M's assistant is played by Elize Du Toit, but her role was almost entirely cut from the film. She can be seen in the enquiry scenes, and briefly in the pre-titles sequence where she was – before the edit – to have had a larger role.
In defending herself before the board of enquiry, M quotes from 'Ulysses' by Lord Tennyson. Tennyson was prompted to write the poem following the death of his closest friend. He completed it on 20 October 1833, but it was not published until 1842. The final three lines are inscribed on a cross at Observation Hill, Antarctica, to commemorate explorer Robert Falcon Scott and his party, who died on their return trek from the South Pole in 1912. M quotes the last five lines.
The title of Bond's ancestral home was a late-night spur of the imagination from writers Purvis and Wade, not from Fleming lore. In Fleming's novels Bond's father is Scottish and he, like his father, attended Fettes College in Scotland. The film is the first time the cinematic Bond's heritage and parentage are explicitly discussed.
This is the first time the f-word is used by a character in a Bond film. Several instances of 'shit' had been used in Bond films past – including four times in 'Licence To Kill' – but 'Skyfall' trumps this with five.
The arrival of Silva by helicopter is an homage to Francis Ford Coppola's 'Apocalypse Now'. Perhaps aptly, then, the AgustaWestland AW101 helicopter engine noise was anachronistically dubbed over by a Vietnam-era helicopter.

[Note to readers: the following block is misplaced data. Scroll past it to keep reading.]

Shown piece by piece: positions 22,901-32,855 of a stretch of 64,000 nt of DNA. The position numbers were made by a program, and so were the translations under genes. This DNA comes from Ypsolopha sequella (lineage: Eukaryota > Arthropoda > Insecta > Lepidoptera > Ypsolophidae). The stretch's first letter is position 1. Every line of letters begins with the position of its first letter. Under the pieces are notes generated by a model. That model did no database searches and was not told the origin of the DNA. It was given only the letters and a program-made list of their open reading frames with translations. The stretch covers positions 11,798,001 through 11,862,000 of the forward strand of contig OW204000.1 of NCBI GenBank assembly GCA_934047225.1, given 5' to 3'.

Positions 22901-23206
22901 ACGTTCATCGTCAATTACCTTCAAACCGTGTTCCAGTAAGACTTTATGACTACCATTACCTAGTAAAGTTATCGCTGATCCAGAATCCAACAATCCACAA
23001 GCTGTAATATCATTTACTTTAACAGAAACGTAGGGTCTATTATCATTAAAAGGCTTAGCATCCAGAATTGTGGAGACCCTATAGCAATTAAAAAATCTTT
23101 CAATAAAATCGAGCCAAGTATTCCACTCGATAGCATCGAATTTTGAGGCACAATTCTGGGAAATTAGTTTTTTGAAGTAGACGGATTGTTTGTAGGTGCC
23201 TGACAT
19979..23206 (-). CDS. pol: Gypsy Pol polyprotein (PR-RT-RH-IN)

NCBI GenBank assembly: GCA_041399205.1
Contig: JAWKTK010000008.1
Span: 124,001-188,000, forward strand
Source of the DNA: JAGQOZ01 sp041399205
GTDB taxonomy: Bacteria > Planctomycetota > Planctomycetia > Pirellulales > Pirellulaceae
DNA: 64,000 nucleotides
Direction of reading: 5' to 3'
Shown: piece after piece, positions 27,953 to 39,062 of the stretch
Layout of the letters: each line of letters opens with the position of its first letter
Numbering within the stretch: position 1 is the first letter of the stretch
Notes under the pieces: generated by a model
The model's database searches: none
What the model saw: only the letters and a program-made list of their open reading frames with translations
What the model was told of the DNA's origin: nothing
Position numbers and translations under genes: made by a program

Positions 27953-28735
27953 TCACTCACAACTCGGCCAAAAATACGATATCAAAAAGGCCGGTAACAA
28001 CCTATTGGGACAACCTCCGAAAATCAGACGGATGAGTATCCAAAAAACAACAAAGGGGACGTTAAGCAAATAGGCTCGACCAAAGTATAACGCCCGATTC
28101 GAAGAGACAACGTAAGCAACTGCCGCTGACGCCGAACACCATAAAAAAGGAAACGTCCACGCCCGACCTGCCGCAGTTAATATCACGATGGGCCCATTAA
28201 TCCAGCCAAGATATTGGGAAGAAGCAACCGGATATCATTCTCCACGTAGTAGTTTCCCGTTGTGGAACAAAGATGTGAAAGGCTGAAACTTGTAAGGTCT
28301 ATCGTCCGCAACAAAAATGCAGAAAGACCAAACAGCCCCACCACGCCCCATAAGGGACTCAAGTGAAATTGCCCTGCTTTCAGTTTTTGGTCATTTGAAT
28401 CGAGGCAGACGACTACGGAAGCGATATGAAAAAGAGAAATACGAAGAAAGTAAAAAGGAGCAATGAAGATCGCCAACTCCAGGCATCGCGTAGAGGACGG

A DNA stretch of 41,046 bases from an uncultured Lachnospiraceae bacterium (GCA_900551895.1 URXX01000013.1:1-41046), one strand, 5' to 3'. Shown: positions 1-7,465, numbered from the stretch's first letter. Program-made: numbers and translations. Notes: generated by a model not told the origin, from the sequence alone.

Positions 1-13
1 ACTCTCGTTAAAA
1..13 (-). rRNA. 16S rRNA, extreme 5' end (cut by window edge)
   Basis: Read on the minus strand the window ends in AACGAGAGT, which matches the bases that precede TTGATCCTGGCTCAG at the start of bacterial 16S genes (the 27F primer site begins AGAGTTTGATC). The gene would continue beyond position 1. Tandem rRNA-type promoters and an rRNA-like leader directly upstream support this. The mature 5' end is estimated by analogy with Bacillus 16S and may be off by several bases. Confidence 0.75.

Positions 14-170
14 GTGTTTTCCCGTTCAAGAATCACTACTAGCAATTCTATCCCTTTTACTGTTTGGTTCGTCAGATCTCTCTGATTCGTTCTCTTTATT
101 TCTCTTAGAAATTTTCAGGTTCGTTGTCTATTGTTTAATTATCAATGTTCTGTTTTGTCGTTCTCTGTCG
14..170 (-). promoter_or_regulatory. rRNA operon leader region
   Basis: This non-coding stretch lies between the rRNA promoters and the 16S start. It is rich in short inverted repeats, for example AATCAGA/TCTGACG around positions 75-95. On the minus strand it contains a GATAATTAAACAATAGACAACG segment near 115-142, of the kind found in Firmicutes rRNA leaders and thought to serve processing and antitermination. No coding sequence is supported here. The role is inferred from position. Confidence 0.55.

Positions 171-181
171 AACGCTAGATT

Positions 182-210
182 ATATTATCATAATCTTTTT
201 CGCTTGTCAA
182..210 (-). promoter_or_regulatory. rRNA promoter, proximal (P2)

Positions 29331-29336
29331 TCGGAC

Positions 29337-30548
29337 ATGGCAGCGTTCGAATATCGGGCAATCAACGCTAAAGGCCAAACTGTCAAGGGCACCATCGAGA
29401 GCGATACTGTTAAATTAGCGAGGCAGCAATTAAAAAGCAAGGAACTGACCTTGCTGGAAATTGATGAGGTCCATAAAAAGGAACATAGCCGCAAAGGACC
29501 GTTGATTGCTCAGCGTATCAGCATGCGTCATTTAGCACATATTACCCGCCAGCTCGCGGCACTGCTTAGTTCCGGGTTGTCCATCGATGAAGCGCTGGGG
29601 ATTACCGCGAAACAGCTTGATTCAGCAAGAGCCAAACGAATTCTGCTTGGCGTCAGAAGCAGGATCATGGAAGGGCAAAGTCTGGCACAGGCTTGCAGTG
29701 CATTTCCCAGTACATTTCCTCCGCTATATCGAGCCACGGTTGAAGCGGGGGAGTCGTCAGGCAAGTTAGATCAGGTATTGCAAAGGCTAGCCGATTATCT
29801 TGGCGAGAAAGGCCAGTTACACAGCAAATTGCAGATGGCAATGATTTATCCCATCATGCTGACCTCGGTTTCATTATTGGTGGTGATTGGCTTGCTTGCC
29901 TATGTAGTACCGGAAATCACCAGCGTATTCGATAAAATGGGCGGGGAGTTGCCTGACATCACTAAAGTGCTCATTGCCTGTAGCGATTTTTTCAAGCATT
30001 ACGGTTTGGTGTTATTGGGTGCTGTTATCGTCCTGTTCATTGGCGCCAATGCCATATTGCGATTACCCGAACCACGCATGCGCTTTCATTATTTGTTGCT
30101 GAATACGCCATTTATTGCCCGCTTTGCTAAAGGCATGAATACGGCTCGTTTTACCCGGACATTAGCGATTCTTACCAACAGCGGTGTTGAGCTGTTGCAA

The painting of the real-life SIS building hung above M's (Ralph Fiennes) desk is by James Hart Dyke, who also designed the poster for 'Everything Or Nothing', the 2012 documentary.
Of her seven Bond films as M, 'Skyfall' boasts Judi Dench's largest amount of screen time. Indeed, she enjoys more screen time in this film alone than Desmond Llewelyn had in his 17 films as Q.
This is the first Bond film to be shot digitally, and the first time cinematographer Roger Deakins worked with digital.
On the inscription to the box that Bond receives from M, the props department have written her name as Olivia Mansfield. Bond lore to this point had held her name to be Barbara Mawdsley, although it had never been said on screen.
In order to keep the secret of M's death, many performers with minor roles were never issued a script.
'Skyfall' received five Oscar nods, the most number of Academy Award nominations in the franchise's history. The film doubled the number of Oscars the franchise had won: from two to four.
It was the first film to receive an IMAX release.